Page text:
Manufacturers’ Association. Later that year, he accepted another day’s
shooting in Bedfordshire as the guest of the Tobacco Manufacturers’
Association. In 1999, Garnier undertook a day’s shooting at Luton Hoo as a
guest of the Tobacco Manufacturers’ Association.

In the World Health Organisation Framework Convention on Tobacco Control, a
UN ratified treaty to which the UK is signed up, there is agreement to
“prohibit, or ….restrict, tobacco sponsorship of international events,
activities and/or participants…”. It states that it is “Seriously concerned
about the impact of all forms of advertising, promotion and sponsorship
aimed at encouraging the use of tobacco products”. “Tobacco sponsorship”
covers “any event, activity or individual with the aim, effect or likely
effect of promoting a tobacco product or tobacco use either directly or
indirectly”, whilst “tobacco advertising and promotion” applies to “any form
of commercial communication, recommendation or action with the aim, effect
or likely effect of promoting a tobacco product or tobacco use either
directly or indirectly”.

Both seemingly apply to Garnier’s links with the tobacco industry.

It is an obligation of this international treaty that “in setting and
implementing their public health policies with respect to tobacco control,
Parties shall act to protect these policies from commercial and other vested
interests of the tobacco industry in accordance with national law.”

Given the seniority of Garnier and his links therefore with other
governmental policy makers, one has to wonder of the probability of transfer
of interests.

The treaty recommends a complete ban on tobacco industry advertising,
promotion and sponsorship and calls for a minimum requirement of disclosure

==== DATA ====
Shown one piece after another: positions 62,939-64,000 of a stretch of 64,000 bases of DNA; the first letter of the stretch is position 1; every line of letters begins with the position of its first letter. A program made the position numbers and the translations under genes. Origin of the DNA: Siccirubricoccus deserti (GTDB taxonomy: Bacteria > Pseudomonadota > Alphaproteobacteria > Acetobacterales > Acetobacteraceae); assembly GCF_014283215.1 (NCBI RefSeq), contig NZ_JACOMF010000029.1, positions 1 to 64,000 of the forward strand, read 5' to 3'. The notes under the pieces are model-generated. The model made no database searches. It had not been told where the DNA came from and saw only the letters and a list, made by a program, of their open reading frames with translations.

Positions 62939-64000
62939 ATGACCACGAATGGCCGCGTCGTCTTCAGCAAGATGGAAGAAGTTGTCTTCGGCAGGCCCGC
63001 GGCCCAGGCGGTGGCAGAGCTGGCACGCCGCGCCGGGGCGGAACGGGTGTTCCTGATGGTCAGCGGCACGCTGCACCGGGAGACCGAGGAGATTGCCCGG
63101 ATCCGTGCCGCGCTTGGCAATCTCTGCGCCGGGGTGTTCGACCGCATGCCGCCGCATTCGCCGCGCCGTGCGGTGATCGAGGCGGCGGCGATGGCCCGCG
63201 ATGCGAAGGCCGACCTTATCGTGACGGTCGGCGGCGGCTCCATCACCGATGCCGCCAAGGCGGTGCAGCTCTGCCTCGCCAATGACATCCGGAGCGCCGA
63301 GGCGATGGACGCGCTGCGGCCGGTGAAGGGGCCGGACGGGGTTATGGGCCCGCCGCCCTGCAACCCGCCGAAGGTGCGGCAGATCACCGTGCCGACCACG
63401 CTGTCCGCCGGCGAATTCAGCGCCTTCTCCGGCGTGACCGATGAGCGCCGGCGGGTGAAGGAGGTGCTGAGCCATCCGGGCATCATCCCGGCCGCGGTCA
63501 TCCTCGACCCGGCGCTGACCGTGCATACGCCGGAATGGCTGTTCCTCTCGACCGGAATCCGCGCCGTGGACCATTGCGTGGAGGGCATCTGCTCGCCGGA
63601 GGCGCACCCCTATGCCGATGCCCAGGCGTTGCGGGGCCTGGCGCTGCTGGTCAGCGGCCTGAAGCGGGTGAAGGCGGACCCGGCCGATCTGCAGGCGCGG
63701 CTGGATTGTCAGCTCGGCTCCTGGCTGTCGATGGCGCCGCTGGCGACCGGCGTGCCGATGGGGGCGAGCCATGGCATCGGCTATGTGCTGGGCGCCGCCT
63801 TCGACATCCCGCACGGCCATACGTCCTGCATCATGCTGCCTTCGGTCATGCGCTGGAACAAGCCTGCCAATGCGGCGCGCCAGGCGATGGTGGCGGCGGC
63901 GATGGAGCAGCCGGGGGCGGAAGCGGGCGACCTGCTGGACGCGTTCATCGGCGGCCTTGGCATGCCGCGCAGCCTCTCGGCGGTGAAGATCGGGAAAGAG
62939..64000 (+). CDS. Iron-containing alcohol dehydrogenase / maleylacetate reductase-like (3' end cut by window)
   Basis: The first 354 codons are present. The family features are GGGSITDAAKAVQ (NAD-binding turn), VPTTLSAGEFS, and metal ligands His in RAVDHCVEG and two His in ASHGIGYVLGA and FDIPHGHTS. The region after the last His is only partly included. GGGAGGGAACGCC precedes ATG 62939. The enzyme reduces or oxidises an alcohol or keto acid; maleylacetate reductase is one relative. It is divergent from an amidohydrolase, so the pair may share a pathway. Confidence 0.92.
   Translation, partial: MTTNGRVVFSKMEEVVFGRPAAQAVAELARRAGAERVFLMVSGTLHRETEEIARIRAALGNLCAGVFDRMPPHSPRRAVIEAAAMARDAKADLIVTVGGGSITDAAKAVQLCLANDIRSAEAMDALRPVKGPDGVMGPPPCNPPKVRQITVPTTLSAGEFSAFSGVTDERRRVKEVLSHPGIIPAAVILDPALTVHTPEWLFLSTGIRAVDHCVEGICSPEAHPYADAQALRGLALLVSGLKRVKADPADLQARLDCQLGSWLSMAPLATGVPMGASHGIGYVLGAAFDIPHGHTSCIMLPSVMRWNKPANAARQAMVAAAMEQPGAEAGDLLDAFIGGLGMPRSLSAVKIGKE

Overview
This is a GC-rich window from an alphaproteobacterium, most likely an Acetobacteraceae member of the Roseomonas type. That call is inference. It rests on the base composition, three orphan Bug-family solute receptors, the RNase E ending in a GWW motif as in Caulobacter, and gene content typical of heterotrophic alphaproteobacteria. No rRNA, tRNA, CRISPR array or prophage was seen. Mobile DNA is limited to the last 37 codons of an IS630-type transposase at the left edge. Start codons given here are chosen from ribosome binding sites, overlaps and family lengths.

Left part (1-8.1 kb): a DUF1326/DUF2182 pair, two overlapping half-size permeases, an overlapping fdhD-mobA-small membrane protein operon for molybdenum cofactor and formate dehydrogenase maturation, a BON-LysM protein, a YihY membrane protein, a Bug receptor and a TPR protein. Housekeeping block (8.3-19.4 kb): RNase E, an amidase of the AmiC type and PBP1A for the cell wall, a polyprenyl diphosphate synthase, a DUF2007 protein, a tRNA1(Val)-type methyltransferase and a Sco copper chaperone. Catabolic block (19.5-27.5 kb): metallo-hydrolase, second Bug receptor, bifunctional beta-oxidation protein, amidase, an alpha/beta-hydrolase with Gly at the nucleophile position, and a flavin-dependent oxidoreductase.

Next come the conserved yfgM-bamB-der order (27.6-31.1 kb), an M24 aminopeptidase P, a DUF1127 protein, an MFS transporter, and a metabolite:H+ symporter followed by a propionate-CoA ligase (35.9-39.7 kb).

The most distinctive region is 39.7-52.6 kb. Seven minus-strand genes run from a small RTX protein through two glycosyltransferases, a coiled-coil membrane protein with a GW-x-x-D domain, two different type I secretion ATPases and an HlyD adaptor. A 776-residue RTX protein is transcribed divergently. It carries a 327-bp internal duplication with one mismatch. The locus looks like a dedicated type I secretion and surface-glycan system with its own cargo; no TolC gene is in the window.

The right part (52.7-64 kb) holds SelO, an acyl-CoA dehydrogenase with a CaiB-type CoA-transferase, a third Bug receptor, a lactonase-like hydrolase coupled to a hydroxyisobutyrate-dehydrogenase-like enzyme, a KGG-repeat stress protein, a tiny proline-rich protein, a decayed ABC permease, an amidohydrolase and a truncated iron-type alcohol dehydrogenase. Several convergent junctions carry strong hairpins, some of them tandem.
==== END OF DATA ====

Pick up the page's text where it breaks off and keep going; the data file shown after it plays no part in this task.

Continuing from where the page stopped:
of such (as Garnier has had to do).

We consider it an indictment of the British government that in the face of
overwhelming evidence of the deadly effects of tobacco, it does not apply a
total ban on such. Furthermore, we question the moral values of those who
fraternise with, and accept hospitality from an industry whose products so
blatantly kill its users.

When used as intended, it has been scientifically established that tobacco
kills up to one in two of its users and kills more people every year than
alcohol, Aids, car accidents, illegal drugs, murders and suicides combined.

That our MP and the Solicitor General is so strongly tied to the tobacco
industry, is an issue of grave concern to us, his constituents.

To further explore the links between our politicians and the tobacco
industry, please visit:

Sandie Harwood and Oasim Chowdary

Philip Morris Asia Limited (Hong Kong) v. The Commonwealth of Australia

Case description
This arbitration is conducted under the UNCITRAL Arbitration Rules of 2010 pursuant to the Agreement between the Government of Hong Kong and the Government of Australia for the Promotion and Protection of Investments.

Name(s) of claimant(s) Philip Morris Asia Limited (Hong Kong) ( Private entity )
Name(s) of respondent(s) The Commonwealth of Australia ( State )

Case number 2012-12

Administering institution Permanent Court of Arbitration (PCA)

Case status Pending

Type of case Investment arbitration

Subject matter or economic sector Manufacturing

Rules used in arbitral proceedings UNCITRAL Arbitration Rules 2010

Hong Kong Tobacco tax by year